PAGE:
Cuba’s lush tropical plant life includes thousands of flowering plant species, half of which may be endemic to the archipelago. Much of the original vegetation has been replaced by sugarcane, coffee, and rice plantations, made possible by the wide-scale and indiscriminate destruction of forests. However, the government has replanted many areas since the 1960s, and forests now cover about one-fourth of the surface area. The most extensive forests in Cuba are in the Sagua-Baracoa highlands, which adjoin the easternmost portion of the Cauto River valley. Among the native trees is the ceiba (kapok) tree, which plays a role in many local legends. The extremely rare cork palms (Microcycas calocoma) of the western regions are “living fossils”—representatives of a genus of cycads thought to have existed for more than 100 million years. The abundant royal palm, reaching heights of 50 to 75 feet (15 to 23 metres), is the national tree and a characteristic element of the rural landscape.
Mangrove swamps cover the lower coasts and shoals of the archipelago. Cuba’s national flower is the mariposa (“butterfly”; Hedychium coronarium Koenig), whose long, green stems can grow higher than 5 feet (1.5 metres) and produce fragrant, white, butterfly-like petals.
Animal life is abundant and varied in Cuba, which is the habitat of numerous small mammals and reptiles, more than 7,000 insect species, and 4,000 species of land, river, and sea mollusks. Sponges are found off the southwestern coast, and crustaceans abound. Tarantulas, scorpions, and other arachnids are similarly profuse.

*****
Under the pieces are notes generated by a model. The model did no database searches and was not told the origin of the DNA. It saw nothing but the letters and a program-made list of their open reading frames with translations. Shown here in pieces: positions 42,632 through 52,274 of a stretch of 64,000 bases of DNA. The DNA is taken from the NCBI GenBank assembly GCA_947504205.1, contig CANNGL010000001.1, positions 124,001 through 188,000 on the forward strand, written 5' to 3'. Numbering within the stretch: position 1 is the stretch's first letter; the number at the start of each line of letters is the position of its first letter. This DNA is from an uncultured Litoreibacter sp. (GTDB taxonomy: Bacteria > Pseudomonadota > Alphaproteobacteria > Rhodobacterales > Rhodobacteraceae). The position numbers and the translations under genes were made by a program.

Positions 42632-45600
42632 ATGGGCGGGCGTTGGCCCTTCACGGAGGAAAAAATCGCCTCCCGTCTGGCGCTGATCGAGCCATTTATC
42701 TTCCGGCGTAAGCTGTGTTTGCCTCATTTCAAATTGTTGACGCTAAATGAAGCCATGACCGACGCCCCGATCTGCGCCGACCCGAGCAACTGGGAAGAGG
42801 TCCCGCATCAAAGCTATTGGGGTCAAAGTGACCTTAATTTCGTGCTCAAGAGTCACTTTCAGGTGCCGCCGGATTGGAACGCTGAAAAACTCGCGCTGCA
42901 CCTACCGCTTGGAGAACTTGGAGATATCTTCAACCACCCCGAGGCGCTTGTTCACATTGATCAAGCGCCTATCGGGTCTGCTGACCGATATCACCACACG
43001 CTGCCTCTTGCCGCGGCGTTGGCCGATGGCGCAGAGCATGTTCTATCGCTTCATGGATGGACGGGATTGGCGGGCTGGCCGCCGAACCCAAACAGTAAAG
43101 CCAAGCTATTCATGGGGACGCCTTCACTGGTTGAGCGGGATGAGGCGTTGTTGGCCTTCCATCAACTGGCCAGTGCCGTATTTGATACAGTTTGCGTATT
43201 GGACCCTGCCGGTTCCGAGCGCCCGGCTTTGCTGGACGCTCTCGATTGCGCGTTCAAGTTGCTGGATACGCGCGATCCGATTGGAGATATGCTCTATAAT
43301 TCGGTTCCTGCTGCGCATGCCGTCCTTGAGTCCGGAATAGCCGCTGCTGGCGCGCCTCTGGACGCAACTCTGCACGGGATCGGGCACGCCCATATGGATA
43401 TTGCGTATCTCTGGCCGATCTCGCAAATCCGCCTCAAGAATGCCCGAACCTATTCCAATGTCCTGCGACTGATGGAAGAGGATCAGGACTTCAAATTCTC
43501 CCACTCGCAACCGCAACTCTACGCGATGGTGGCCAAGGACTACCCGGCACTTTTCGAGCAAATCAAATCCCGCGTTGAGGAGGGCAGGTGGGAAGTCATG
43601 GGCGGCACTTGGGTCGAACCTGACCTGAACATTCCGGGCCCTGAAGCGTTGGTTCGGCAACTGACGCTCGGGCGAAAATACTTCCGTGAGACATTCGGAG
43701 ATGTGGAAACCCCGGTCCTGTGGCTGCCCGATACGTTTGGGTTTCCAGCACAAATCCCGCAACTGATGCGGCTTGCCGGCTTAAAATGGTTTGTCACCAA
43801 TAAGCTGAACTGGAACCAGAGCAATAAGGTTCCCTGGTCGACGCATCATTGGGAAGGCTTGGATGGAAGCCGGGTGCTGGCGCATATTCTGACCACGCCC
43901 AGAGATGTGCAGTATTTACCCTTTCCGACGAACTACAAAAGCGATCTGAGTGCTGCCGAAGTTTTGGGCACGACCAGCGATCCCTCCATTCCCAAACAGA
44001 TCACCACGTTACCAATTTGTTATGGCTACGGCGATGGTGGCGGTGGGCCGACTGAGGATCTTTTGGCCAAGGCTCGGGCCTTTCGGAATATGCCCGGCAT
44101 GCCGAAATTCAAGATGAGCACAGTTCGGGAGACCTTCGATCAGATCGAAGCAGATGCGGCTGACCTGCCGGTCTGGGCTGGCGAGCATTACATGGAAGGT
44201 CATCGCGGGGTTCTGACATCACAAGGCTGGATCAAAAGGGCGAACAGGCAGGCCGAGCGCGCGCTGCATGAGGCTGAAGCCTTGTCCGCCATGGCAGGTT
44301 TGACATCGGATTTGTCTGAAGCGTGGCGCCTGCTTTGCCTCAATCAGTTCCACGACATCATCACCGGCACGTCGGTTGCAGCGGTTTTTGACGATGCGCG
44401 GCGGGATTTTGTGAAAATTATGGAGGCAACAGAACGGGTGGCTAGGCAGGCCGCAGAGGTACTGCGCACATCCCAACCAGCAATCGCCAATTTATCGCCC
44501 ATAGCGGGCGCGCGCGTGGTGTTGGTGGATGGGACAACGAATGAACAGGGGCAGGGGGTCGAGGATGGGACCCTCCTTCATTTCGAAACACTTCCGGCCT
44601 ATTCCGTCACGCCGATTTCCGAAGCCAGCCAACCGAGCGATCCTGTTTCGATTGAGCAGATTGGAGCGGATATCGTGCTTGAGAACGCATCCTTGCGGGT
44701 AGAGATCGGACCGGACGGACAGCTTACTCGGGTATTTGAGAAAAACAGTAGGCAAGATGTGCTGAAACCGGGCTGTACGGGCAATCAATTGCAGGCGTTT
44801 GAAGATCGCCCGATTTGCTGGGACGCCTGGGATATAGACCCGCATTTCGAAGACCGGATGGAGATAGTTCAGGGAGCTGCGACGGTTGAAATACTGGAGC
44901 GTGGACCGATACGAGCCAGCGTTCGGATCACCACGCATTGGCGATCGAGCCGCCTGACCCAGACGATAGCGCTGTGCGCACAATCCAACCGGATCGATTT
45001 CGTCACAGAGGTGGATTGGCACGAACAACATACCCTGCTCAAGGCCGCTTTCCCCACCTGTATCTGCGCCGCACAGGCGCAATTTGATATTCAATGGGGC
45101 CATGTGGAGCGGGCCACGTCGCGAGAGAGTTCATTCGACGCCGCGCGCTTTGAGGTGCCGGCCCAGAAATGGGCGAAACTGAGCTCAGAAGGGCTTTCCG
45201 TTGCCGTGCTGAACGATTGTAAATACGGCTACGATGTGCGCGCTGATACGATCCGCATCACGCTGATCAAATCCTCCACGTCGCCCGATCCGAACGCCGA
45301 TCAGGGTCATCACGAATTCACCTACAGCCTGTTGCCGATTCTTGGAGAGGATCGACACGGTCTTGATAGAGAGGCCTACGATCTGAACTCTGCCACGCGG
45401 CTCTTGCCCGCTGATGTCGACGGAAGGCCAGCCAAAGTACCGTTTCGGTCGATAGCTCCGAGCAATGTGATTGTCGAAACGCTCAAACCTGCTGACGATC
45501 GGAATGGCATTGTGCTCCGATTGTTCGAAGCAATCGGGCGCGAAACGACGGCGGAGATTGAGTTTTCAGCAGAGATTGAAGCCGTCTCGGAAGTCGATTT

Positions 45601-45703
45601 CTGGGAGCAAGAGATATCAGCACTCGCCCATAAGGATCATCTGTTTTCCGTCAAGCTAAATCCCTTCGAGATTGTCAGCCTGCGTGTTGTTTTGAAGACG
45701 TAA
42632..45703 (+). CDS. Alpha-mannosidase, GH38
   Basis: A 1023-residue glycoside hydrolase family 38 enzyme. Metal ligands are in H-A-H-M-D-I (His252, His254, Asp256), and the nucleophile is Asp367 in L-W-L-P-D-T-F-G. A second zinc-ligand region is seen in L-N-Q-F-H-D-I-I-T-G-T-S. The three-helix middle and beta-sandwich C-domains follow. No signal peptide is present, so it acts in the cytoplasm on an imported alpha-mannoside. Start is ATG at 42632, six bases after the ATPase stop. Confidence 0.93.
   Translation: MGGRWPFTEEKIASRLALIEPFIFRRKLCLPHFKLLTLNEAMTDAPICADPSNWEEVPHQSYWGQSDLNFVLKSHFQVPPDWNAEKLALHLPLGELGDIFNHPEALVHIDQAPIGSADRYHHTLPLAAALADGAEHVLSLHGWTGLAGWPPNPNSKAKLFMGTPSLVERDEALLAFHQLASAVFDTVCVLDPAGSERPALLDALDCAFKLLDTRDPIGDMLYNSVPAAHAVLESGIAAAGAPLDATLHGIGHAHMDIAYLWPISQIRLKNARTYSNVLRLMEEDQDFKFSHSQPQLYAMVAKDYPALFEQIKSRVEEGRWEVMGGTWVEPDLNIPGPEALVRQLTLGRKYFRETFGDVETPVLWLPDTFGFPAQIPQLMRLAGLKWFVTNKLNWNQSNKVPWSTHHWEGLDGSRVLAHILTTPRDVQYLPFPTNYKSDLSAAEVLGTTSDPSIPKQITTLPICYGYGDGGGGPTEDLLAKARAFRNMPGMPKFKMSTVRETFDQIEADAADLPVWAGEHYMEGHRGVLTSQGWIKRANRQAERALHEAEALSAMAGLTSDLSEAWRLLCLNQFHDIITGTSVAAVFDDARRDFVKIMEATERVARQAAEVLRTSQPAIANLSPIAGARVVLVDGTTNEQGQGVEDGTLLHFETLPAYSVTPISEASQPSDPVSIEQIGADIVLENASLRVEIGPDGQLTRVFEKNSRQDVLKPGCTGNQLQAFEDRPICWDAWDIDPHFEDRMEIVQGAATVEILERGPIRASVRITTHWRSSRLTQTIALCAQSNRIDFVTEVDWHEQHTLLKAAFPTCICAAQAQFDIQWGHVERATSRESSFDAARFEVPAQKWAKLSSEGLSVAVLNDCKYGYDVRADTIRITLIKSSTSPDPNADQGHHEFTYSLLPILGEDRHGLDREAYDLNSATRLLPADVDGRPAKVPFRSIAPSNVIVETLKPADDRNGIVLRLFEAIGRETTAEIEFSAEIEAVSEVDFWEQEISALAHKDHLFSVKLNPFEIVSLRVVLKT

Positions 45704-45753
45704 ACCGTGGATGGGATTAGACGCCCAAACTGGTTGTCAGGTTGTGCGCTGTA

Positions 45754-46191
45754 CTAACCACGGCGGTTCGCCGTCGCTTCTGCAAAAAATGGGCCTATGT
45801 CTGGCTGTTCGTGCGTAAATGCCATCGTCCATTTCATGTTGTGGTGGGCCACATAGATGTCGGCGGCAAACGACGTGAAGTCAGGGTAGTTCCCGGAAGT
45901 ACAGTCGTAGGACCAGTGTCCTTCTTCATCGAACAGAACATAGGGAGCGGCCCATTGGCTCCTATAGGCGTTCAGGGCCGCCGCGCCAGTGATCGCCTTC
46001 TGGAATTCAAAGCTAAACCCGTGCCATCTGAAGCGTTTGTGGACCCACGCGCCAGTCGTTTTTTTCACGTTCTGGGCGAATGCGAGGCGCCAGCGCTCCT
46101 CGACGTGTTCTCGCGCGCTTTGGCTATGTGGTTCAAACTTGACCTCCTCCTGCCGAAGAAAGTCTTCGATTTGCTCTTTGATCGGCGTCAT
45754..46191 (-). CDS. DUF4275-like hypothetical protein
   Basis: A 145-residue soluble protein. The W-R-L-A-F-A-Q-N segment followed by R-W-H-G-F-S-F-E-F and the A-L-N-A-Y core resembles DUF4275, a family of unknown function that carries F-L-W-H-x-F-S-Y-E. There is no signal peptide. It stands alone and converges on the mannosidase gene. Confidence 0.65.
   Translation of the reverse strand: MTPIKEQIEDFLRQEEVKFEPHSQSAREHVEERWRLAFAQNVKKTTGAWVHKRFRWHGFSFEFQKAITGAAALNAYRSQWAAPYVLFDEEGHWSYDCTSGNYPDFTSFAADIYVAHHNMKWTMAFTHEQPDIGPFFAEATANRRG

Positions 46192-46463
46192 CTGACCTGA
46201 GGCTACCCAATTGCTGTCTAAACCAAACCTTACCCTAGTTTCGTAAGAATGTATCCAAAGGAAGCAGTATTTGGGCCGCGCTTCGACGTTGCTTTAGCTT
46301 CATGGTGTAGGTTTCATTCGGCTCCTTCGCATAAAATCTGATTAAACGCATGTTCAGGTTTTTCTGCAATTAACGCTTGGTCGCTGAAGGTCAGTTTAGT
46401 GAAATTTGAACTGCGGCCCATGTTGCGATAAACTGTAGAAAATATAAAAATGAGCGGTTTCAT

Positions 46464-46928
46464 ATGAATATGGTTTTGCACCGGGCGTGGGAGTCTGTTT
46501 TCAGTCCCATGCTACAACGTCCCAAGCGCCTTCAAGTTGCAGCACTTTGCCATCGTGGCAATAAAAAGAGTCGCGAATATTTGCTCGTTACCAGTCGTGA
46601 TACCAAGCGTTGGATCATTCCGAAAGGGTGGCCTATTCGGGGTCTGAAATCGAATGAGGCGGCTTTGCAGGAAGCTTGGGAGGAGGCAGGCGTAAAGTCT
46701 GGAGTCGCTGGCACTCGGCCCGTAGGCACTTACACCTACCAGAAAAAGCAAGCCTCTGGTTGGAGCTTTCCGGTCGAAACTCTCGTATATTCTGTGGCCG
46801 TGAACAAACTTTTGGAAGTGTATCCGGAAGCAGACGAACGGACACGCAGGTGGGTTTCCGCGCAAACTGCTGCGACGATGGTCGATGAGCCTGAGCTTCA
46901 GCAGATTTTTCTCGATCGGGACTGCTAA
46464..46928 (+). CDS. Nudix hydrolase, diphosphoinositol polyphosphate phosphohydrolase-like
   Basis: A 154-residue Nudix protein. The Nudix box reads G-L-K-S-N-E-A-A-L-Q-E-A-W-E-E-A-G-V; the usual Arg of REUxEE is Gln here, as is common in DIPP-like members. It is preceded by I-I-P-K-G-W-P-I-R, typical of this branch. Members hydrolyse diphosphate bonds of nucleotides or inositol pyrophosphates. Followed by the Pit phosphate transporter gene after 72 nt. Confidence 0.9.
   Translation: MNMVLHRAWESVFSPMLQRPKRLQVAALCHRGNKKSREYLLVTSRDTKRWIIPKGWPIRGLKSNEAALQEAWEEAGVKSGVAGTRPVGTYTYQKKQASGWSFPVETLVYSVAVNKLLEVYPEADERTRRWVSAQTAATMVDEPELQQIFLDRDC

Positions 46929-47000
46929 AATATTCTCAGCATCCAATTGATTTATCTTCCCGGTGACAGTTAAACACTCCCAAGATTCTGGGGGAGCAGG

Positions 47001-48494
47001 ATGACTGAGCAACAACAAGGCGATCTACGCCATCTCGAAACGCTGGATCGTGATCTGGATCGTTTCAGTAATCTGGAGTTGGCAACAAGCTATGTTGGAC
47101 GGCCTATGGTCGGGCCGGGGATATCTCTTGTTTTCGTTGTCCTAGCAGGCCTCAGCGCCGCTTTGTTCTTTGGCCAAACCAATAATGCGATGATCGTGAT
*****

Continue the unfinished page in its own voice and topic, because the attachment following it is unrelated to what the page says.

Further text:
There are more than 500 fish species and numerous types of sharks. Freshwater fishes are less abundant. About 300 bird species are found on the island, some two-thirds of which are migratory; notable indigenous birds include flamingos, royal thrushes, and nightingales.
The endemic forest-dwelling tocororo (Trogon temnurus, or Priotelus temnurus), which is similar in appearance to the Guatemalan quetzal, was designated the national bird of Cuba because its bright plumes of red, white, and blue correspond to the colours of the Cuban flag; the tocororo is reputed to survive only in the wild. Reptiles are distributed equally among sea, river, and land species. Marine species include tortoises and hawkbill turtles; mud turtles inhabit the rivers; and the marshes contain two types of rare crocodiles. Land reptiles include the iguana and the majá de Santa María (Epicrates angulifer), the largest of Cuba’s snakes, none of which is venomous. Amphibians are similarly varied, with 60 types of frogs and toads, including plantain frogs (Hyla septentrionalis) and bullfrogs.
Solenodons (Atopogale cubana), which are nearly extinct ratlike insectivores, are found only in the remotest eastern regions. Other mammals include hutias (edible rodents) and manatees, or sea cows, which inhabit river mouths. Several types of bats prey on mosquitoes and insects harmful to agriculture, and in their roosting caves the bats leave droppings (guano) that are valued as fertilizer. "Cuba" © Emmanuel BUCHOT, Encarta, Wikipedia
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